Samuel Lanham of Bangor, Maine, who represents the plaintiffs, said it was significant that although the district court ruled only on express preemption, the First Circuit also addressed implied preemption.

Howard wrote, "As the Supreme Court has cautioned, to 'infer preemption whenever an agency deals with a problem comprehensively is virtually tantamount to saying that whenever a federal agency decides to step into a field, its regulations will be exclusive. Such a rule, of course, would be inconsistent with the federal-state [balance] embodied in our Supremacy Clause jurisprudence.'"

William Ohlemeyer, Philip Morris's vice president and associate general counsel, said in a statement that the company would seek Supreme Court review. "Attempts by plaintiffs' lawyers to use state laws to regulate the marketing and sale of cigarettes are at odds with the nationwide regulations established by the Congress," he said.

But Sweda noted that the cigarette manufacturers were trying to get "a special immunity that Congress never intended."

Good creates a split in the circuits; the Fifth Circuit held last February that fraudulent-misrepresentation claims regarding light cigarettes were preempted by the FCLAA. (Brown v. Brown & Williamson Tobacco Corp., 479 F.3d 383 (5th Cir. 2007).)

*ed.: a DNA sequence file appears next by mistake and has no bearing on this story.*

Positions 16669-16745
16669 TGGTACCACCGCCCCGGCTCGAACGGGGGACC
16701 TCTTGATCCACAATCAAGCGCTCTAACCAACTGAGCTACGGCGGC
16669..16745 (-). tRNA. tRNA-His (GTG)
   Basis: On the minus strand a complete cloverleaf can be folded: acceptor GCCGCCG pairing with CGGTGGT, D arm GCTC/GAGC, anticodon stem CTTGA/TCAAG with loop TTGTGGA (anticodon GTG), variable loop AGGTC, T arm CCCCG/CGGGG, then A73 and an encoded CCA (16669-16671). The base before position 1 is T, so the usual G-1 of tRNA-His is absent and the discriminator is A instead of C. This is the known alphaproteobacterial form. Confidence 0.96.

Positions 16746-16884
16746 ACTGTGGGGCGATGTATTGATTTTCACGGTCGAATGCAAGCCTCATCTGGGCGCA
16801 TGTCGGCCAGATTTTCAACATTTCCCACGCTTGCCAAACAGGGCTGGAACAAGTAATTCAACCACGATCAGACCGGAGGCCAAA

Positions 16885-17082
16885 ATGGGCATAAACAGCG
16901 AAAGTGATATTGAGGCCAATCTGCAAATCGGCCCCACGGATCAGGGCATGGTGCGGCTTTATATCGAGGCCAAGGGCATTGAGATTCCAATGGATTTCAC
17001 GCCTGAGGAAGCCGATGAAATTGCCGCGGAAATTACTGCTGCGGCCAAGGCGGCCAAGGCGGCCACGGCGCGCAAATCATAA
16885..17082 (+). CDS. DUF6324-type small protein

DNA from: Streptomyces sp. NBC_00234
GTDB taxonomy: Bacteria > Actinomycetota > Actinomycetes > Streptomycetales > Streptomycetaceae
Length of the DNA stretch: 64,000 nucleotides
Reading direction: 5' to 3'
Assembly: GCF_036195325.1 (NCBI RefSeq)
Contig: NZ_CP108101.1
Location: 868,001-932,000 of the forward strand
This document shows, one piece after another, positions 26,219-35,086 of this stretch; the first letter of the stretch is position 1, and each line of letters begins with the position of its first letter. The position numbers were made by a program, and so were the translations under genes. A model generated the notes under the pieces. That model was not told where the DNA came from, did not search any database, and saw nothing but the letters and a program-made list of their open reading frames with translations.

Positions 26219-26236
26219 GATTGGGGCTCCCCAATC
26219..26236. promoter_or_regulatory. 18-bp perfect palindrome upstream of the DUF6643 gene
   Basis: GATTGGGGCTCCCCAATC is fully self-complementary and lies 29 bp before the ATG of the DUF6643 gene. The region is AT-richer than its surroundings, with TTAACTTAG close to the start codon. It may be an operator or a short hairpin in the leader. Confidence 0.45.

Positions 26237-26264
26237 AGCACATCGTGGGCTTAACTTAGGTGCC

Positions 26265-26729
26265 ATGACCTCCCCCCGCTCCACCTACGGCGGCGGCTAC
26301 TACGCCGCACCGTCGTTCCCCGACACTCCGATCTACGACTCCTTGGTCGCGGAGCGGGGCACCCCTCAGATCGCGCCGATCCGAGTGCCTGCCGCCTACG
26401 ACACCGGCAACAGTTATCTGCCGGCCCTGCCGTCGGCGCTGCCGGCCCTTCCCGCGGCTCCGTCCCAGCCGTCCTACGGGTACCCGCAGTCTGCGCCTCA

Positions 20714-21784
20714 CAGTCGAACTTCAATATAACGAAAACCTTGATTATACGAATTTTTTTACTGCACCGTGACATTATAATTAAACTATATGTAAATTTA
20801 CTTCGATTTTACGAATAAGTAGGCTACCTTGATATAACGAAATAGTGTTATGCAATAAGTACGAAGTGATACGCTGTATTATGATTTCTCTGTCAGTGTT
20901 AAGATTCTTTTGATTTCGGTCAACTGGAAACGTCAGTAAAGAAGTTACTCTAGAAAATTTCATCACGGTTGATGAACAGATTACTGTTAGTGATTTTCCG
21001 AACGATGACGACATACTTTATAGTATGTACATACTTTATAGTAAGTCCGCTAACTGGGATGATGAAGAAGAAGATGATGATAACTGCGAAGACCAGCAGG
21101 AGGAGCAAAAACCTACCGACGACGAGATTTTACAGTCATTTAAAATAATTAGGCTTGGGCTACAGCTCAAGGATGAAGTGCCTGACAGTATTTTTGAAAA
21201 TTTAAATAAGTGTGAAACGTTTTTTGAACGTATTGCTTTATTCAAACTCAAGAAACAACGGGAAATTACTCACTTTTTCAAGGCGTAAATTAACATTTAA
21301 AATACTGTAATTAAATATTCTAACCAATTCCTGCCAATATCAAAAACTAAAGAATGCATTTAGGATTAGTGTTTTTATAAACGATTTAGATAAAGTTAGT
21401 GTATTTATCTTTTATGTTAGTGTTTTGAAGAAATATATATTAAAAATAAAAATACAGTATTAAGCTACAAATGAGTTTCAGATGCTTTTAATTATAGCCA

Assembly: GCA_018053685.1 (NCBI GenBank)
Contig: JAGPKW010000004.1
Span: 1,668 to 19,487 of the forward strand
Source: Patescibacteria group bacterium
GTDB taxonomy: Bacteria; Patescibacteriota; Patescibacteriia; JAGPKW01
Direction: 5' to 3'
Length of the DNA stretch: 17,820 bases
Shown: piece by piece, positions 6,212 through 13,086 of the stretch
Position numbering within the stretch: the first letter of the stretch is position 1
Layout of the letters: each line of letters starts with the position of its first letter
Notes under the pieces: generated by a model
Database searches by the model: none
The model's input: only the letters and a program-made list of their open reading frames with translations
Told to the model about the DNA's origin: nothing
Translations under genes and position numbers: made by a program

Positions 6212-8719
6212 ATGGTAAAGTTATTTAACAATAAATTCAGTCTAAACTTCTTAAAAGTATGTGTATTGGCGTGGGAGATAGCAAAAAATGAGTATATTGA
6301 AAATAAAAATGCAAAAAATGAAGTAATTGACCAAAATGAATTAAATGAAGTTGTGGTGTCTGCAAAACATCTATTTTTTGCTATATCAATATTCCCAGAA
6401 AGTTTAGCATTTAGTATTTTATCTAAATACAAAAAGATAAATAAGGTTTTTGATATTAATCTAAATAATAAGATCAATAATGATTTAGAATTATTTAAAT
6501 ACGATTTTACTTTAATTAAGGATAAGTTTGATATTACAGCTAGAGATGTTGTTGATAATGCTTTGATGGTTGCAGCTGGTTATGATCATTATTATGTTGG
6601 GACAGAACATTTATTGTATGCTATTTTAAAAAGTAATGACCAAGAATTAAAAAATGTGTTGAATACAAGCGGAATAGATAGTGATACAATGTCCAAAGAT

The Good decision is likely to affect lights cases pending in other states, Sweda said, especially Aspinall v. Philip Morris Cos. (No. SJC-9981 (Mass.)), set for argument in November, and Dahl v. R.J. Reynolds Tobacco Co. (No. A05-1359 (Minn. App. argued Sept. 18, 2007)). Sweda noted that similar cases have been filed in more than 20 states.

In June, the Supreme Court considered another lights case. The plaintiffs argued that Philip Morris manipulated the design of its light cigarettes, using techniques to make them register lower levels of tar and nicotine on the Cambridge Filter Method than they actually delivered to consumers--and that these amounts of tar and nicotine were greater than the adjective "light," as used in the company's advertising, indicated. The plaintiffs argued that the company's behavior was deceptive and misleading under Arkansas law.

Philip Morris removed the case from state court by invoking the Federal Officer Removal Statute, arguing that it was acting under a federal officer or agency--the FTC. The district court agreed, holding that the plaintiffs attacked the company's use of the government's cigarette-testing method, and the Eighth Circuit also found in the company's favor.

A unanimous Supreme Court disagreed and reversed the Eighth Circuit's decision. "A private firm's compliance (or noncompliance) with federal laws, rules, and regulations does not by itself fall within the scope of the statutory phrase 'acting under' a federal 'official,'" the Court held. (Watson v. Philip Morris Cos., 127 S. Ct. 2301 (2007).)

A recent study found that more than 100 cigarette additives enhance or maintain nicotine delivery, mask smoke odor, mask illnesses, and could increase cigarettes' addictiveness. (Michael David Rabinoff et al., Pharmacological and Chemical Effects of Cigarette Additives, Am. J. Pub. Health (July 31, 2007).) Lanham said more information on how manufacturers manipulate cigarette design "would make a strong case even stronger on the merits," but "the challenge is getting to the merits."

Lanham noted, "In Maine, we are thrilled for the opportunity to get to the real merits of the case."
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Title Annotation:news & trends
Author:Burtka, Allison Torres
Date:Nov 1, 2007